Fugitive US intelligence contractor Edward Snowden received a standing ovation Monday when he was honoured in absentia alongside four other winners of the 2014 Right Livelihood Award at a ceremony in the Swedish parliament.
Unable to attend in person because of US warrants for his arrest, he appeared via a choppy video link from Russia, where he has asylum.
“This award recognizes the work of so many,” Snowden said, paying tribute to journalists, publishers, activists, and civil society members “who have put so much on the line.”
Snowden is wanted by the US government on espionage charges for exposing extensive telephone and internet data-collection programmes used by the US National Security Agency (NSA).
He said sacrifices made were worth making again as they were “about our rights, the societies we want to live in, the kind of government we want to have.”
The Swedish-German philanthropist Jakob von Uexkull created the Right Livelihood Award in 1980 “to honour and support those offering practical and exemplary answers to the most urgent challenges.”
Award founder Jakob von Uexkull said Snowden’s prize would remain in Stockholm until Snowden could collect it in person. He noted that “Snowden was prevented from participating because of the risk it involves for him to leave Russia at the moment.”
Snowden was named an honorary co-winner of the award – often referred to as the “alternative Nobel Prize” – alongside Alan Rusbridger, the editor of Britain’s The Guardian newspaper. The latter played a key role in publishing Snowden’s leaked material.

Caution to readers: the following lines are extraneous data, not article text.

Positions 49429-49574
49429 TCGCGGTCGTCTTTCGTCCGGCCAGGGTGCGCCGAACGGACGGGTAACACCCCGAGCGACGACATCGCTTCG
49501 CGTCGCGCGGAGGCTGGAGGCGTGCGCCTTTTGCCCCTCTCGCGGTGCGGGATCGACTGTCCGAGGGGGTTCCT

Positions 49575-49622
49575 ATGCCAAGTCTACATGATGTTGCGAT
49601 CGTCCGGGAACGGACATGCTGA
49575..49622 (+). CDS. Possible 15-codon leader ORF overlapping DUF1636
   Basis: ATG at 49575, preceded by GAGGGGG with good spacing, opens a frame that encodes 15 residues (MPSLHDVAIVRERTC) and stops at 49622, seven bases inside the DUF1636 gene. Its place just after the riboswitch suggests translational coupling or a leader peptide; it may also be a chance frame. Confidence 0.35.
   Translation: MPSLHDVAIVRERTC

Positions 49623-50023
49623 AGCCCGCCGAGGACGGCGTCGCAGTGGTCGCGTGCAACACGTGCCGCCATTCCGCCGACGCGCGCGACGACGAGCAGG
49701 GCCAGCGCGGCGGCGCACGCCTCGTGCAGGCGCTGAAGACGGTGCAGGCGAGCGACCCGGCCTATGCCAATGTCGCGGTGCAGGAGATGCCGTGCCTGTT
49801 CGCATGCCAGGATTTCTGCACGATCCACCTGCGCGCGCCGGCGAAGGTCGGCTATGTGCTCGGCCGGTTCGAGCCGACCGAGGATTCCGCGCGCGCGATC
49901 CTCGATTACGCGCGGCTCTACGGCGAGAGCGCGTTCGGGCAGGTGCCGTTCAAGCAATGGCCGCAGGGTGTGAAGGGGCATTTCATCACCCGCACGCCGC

The award was given “for [Snowden’s] courage and skill in revealing the unprecedented extent of state surveillance violating basic democratic processes and constitutional rights,” the jury said.
In his acceptance speech, Rusbridger said Snowden “opened our eyes to multiple, sometimes competing and clashing public interests – including those represented by corporations, civil libertarians, intelligence agencies, lawyers, journalists and politicians.”
As honorary co-winners, neither Snowden nor Rusbridger received any prize money.
Three other laureates each received 500,000 kronor (69,676 dollars) to support their ongoing work promoting human rights and combating climate change.
The trio were Pakistan-based lawyer Asma Jahangir; Sri Lanka-born Basil Fernando, former head of the Asian Human Rights Commission; and US climate activist Bill McKibben.
McKibben was recognized for raising awareness about climate change through books and the international climate campaign 350.org.
It helped mobilize 400,000 people onto the streets of New York in September to push the United Nations to do more on climate change. Similar protests were staged in hundreds of other cities.
“If there is enough pressure from the grassroots, then there will be more ambitious and more binding agreements than there would be otherwise,” McKibben told dpa shortly before accepting the prize.
One effective measure has been to get groups like pension funds, faith organizations like the World Council of Churches, universities and other institutions divest holdings linked to fossil fuels.
“The most significant moment came in September when the Rockefeller family announced they were divesting all their philanthropic holdings from the fossil fuel industry,” he said. “If the original oil fortune family now thinks it is both immoral and unwise to invest in fossil fuel, that sends a real signal.”
McKibben said similar divestments proved effective 30 years ago during the campaign against apartheid in South Africa. In his speech, he cited South African archbishop Desmond Tutu as saying climate change was the greatest human challenge of our time.
Jahangir was lauded for her efforts on behalf of vulnerable groups like children and religious minorities, despite “great personal risk.”
She set up a legal aid centre in 1986 and has also served the UN as a special rapporteur on extrajudicial, arbitrary and summary executions and on freedom of religion and belief.
Fernando received the accolade for “tireless and outstanding work” for human rights in Asia.
A total of 120 candidates from 53 countries were considered this year. The Right Livelihood Award was established in 1980 to honour those meeting “the human challenges of today’s world.”